Students applying for admission to Thomas Jefferson High School for Science and Technology need to retake an essay exam over the next several days as a result of computer problems that plagued the initial administration of the test.
On Saturday, Jan. 25, nearly 1,500 semifinalists in the competitive admissions process for the magnet school showed up at 15 testing sites across Northern Virginia to take the essay exam. About one-third of the students ran into technical issues while taking the computerized test.
As a result, Fairfax County school officials announced that they would scrap the Jan. 25 results and have a complete do-over. This time, though, applicants will be allowed to take the timed test at home between Feb. 6 and Feb. 11.
School officials sent a letter to applicants and their families notifying them of the decision, which they said was made to ensure the application process is fair and equal for all students. The test is available online for multiple days so students can schedule it around their extracurricular activities.
This year marked the first year with the online testing system. Previously, students had written the essay section of the application at home and submitted it in paper form.
The school system made the move to a proctored online exam to limit parental editing and influence on the admissions process. However, when students had trouble saving and submitting their work through the new system, school officials knew they needed to find a solution.
Officials from the Thomas Jefferson admissions office sent a message to applicants’ families immediately following the initial exams. Jeremy Shughart, the school’s director of admissions, promised the school would work on a plan to rectify the situation.
While officials considered allowing students to review their work from the proctored exam online, that idea was discarded. In the end, a complete retake was agreed to be the fairest solution.
Still, some parents expressed worry over their children taking the high stakes test again. While FCPS promised to have the problems resolved for next year, one parent group questions the place of the essay test in the admissions process for the magnet school.
The Fairfax County Association for the Gifted, which came out strongly in admonition of the computer problems, since has released a statement saying the essay test is “overemphasized” and the admissions process needs to be overhauled to better reflect TJ’s mission to serve students “with exceptional quantitative skills.”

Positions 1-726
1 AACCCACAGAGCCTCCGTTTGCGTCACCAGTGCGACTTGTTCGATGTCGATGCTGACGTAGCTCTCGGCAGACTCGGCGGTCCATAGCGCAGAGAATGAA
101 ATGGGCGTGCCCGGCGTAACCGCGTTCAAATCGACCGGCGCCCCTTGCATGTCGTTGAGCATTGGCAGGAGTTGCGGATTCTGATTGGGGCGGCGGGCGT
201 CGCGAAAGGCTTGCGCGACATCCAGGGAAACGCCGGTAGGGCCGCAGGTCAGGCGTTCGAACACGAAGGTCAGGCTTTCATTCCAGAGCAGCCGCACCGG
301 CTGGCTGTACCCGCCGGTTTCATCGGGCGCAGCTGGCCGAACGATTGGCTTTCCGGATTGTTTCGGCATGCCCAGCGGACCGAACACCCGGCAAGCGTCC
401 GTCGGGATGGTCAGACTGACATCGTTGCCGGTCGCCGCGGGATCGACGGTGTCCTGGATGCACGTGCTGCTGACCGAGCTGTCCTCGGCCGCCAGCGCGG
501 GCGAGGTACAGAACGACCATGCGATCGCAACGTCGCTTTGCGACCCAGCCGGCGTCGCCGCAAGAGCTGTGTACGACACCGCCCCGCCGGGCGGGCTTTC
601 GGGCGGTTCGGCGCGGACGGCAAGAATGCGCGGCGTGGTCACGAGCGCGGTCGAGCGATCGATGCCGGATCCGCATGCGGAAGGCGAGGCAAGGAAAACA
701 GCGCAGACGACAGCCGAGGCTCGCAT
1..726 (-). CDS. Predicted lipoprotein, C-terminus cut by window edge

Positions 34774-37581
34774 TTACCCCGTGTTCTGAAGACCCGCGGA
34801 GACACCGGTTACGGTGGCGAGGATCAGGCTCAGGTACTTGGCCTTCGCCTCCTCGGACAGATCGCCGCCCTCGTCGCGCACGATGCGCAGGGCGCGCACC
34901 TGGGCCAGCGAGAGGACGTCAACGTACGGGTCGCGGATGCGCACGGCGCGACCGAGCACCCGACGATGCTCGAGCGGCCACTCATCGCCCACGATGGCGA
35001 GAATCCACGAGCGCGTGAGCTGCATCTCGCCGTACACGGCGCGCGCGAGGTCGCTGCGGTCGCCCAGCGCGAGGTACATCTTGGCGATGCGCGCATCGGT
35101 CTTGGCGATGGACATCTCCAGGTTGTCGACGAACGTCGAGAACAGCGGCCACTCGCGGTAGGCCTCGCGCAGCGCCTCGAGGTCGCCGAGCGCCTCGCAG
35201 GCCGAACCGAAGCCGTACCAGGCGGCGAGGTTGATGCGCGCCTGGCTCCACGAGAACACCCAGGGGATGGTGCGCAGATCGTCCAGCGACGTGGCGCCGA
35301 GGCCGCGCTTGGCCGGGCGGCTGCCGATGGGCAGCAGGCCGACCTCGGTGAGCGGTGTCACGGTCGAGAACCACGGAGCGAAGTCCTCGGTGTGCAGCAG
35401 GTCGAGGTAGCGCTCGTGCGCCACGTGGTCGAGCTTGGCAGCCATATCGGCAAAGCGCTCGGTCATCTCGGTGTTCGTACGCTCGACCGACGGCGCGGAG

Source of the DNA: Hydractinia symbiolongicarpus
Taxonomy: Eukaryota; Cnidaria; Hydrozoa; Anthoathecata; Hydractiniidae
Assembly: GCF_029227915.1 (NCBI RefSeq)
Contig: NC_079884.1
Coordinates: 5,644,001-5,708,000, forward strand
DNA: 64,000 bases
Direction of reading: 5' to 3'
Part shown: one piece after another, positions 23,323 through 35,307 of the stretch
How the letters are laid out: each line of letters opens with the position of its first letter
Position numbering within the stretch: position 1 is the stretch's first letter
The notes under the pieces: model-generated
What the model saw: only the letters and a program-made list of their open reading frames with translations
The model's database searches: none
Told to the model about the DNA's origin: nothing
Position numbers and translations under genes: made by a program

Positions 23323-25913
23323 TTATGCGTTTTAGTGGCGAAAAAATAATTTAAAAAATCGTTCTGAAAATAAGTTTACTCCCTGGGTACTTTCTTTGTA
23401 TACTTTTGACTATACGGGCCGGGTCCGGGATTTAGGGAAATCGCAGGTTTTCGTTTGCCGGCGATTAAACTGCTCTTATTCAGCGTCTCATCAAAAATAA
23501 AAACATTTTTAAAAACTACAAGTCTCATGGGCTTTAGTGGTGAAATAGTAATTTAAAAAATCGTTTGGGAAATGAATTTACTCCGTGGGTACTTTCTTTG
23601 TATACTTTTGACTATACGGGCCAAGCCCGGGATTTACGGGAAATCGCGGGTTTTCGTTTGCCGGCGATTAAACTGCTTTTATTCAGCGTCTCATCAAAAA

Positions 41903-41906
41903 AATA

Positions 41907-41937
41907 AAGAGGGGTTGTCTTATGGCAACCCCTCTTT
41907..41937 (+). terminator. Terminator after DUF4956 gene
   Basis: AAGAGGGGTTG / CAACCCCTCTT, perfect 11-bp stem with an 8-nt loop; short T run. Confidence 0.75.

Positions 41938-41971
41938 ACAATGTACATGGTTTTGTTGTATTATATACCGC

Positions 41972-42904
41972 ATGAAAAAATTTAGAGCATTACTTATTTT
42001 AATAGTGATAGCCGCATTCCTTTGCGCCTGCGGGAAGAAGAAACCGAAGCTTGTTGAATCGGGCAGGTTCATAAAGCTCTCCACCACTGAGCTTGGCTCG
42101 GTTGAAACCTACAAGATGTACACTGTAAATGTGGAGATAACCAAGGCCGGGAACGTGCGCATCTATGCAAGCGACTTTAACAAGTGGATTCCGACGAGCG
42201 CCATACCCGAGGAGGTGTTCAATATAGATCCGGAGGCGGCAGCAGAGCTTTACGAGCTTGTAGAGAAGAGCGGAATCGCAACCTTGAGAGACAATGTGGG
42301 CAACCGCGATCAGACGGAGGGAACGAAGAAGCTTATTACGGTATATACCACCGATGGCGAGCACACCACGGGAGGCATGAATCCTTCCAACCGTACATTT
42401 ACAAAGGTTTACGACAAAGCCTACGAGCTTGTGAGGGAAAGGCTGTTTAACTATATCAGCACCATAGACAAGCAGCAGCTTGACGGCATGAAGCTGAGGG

“Changing the process may be challenging for FCPS but the outcome for students and support from the community that results will be well worth the effort,” the statement read.
At the Falls Church High School library, students now will be able to give their bodies and their brains a workout.
The library recently added four recumbent exercise bikes. The school hopes the bike will get students to build both their physical and mental muscles.
Librarian Laura Potocki applied for a Healthy Kids Grant to fund the exercise equipment, seeing the bikes as a way to not only promote well-being among students but also as a way to attract a new audience to the library.
She won approval for her grant in October. After that, Potocki and fellow librarian Carrie Kausch researched and purchased the stationary bikes, and spent a recent afternoon assembling them in a corner of the library they have dedicated to health and wellness.
The bikes have proved popular, and already are in use every school day. Students and teachers often come in during free periods and use the bikes while reading newspapers and magazines.
Before a new statewide letter grading system for schools even starts, new Gov. Terry McAuliffe (D) already is calling for its elimination.
His predecessor, Gov. Bob McDonnell (R), signed the A-F school grading system into law last year. Proponents of the plan see it as creating greater accountability for schools and school systems, but McAuliffe worried that it would negatively impact the students and teachers at institutions that perform poorly.
“I don’t like this letter grade for our schools,” McAuliffe said during his first “Ask the Governor” radio show on Richmond station WRVA last week. “The second you give a school an ‘F’ grade, you have stigmatized the students, the teachers, the school, the community.”
Several bills are up for debate in the General Assembly that would cancel the letter grading system for schools, or delay its start, currently scheduled for this year, in order to further study the potential implications.
— Kate Yanchulis